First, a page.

Since Thursday evening, shares of Shopify Inc. (TSX:SH)(NYSE:SHOP) have dropped by more than 13%.

What exactly has caused this fall? And does it mean the shares are now a bargain?

Some bad numbers, but not from Shopify

Interestingly, there’s been no significant news from Shopify over this time. The company doesn’t even report quarterly results until February 17.

Instead, Shopify’s sinking share price is due to the poor outlook from other technology companies, especially LinkedIn. The button-up social network reported strong results on Thursday, but had very disappointing guidance for this year. In response, the company’s share price fell by 44% the next day.

It wasn’t just LinkedIn that faltered. Tableau Software Inc., which provides analytics and business intelligence software solutions, reported slowing growth at about the same time. The stock collapsed by about 50% the next day.

This came at a time when investors were already quite skittish about high-growth tech stocks. As a result, other such companies have seen their share prices fall recently. Facebook Inc. is down nearly 10%. inc. has fallen by nearly 20%. Even Alphabet Inc. has gotten caught up in the mix.

Of course, Shopify is another fast-growing tech company, so it’s understandable that its shares have been sold off as well.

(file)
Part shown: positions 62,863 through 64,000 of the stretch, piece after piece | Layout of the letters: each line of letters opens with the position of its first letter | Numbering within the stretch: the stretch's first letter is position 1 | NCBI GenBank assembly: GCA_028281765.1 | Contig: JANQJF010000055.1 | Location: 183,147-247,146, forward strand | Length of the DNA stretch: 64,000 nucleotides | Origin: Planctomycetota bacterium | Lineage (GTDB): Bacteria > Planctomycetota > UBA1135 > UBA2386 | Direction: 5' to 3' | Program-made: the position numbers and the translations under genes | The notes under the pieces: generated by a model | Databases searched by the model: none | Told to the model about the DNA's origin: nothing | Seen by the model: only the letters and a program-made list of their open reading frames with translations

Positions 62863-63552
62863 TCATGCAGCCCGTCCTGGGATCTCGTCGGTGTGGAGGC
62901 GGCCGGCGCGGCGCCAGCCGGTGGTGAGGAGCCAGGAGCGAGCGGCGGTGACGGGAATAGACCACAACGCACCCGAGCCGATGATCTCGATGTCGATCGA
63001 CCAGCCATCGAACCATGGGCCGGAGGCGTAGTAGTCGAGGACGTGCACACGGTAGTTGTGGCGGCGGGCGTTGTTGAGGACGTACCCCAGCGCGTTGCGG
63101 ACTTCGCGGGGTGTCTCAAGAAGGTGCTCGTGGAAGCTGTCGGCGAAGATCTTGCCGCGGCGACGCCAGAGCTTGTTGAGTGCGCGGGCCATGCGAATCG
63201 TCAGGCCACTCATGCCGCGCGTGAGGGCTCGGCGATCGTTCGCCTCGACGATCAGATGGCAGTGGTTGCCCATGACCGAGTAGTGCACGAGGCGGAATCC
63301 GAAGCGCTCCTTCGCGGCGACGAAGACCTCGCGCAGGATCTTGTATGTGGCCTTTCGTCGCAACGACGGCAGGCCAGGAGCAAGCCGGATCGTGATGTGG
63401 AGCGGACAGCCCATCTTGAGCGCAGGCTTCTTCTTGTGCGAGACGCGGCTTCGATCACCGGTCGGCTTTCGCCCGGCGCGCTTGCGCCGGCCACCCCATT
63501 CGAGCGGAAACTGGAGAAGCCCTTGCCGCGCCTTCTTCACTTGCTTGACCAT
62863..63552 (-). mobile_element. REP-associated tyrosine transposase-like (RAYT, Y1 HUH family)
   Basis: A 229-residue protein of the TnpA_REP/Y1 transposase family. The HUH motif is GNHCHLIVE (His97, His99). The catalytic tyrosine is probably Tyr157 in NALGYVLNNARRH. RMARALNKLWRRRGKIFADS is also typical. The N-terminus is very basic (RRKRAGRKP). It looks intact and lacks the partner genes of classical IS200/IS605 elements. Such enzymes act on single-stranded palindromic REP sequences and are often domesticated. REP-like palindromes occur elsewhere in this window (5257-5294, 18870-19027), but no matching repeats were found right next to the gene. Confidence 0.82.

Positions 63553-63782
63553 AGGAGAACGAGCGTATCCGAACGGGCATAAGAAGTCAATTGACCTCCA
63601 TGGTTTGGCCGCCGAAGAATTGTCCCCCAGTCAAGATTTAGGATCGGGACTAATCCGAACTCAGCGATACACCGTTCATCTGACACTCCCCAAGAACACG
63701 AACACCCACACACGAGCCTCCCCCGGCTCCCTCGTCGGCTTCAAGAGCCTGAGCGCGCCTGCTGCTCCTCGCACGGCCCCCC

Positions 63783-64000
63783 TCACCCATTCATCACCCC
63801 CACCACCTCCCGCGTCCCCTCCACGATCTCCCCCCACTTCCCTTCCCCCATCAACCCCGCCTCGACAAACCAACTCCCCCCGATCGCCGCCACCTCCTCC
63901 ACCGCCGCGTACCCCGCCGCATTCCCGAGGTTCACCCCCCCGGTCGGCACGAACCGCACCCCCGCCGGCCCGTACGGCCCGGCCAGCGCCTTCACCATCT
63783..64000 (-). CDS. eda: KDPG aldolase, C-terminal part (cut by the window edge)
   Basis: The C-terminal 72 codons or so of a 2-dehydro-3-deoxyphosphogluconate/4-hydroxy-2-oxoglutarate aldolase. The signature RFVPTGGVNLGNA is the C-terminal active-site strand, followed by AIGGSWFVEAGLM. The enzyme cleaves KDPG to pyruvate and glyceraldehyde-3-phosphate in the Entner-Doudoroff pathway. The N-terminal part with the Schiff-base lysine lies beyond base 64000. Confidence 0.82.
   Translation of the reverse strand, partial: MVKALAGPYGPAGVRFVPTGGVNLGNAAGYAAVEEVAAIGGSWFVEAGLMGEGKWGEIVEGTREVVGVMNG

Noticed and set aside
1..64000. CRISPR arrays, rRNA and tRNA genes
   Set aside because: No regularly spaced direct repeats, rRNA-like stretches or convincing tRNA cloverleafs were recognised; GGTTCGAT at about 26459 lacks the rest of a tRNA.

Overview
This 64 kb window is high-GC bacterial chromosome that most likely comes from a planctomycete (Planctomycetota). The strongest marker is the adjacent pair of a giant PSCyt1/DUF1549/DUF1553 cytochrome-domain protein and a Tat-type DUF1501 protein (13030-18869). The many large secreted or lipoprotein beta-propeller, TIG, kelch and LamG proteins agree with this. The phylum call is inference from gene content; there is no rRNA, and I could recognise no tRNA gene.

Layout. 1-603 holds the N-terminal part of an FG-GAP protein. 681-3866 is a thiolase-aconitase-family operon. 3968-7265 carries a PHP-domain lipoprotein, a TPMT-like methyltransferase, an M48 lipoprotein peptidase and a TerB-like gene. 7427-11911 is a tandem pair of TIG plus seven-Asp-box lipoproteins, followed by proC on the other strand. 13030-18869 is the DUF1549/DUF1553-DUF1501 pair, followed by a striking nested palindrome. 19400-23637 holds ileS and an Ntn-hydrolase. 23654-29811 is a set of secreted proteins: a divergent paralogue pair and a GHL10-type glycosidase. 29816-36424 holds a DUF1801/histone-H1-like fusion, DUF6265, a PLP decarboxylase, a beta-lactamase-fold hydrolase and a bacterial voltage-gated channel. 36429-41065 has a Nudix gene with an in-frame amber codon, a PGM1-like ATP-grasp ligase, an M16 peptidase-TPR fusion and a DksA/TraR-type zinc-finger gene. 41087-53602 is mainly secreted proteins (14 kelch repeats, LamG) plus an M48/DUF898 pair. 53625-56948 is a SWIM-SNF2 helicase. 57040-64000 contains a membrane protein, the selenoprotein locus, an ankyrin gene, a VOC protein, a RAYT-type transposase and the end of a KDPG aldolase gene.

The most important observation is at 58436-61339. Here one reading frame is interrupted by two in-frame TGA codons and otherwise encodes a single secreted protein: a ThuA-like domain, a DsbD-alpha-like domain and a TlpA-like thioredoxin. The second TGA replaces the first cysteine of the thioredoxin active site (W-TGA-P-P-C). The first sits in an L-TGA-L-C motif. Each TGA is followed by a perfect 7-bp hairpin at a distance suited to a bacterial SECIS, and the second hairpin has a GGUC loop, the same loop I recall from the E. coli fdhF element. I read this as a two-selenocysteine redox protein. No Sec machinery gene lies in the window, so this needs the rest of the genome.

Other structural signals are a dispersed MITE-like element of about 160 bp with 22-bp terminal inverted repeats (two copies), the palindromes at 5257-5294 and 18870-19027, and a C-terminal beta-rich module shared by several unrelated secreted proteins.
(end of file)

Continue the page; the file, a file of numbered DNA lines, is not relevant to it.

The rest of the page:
Tremendous value

Of course, LinkedIn and Tableau are very different from a company like Shopify, so there very well may be an opportunity here. And when looking a little closer, the stock starts to look very enticing.

There are a few reasons why. First of all, Shopify’s merchants tend to be very loyal. In fact, any attrition is usually cancelled out by growth from remaining customers. Secondly, Shopify is very good at acquiring new merchants, while spending far less than what these merchants are ultimately worth.

To put some numbers on this, each of Shopify’s merchants generate over US$1,000 on average. This revenue is very high margin and also keeps growing. Using fairly reasonable assumptions, each merchant is worth US$5,000 to Shopify. And the company is able to add new merchants for less than US$1,000 each. That’s not a bad rate of return.

This isn’t fairly reflected in the company’s stock price. Using the US$5,000 number, Shopify’s existing merchants are worth over US$1 billion, while the whole company is valued at just US$1.4 billion. That means you’d be paying a very small price for the growth in merchants.

So the game plan for Shopify is very simple. The company needs to keep offering more and more services to its merchants, which increases both revenue and loyalty. Shopify also needs to keep acquiring more merchants. If the company can succeed in doing this, then there is tremendous upside for the stock, no matter how bad LinkedIn’s guidance numbers are.

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Fool contributor Benjamin Sinclair holds a position in the shares of Shopify Inc. David Gardner owns shares of Alphabet (A shares)  Alphabet (C shares), and Facebook. Tom Gardner owns shares of Alphabet (A shares), Alphabet (C shares), and Facebook. The Motley Fool owns shares of Alphabet (A shares), Alphabet (C shares), Facebook, and LinkedIn.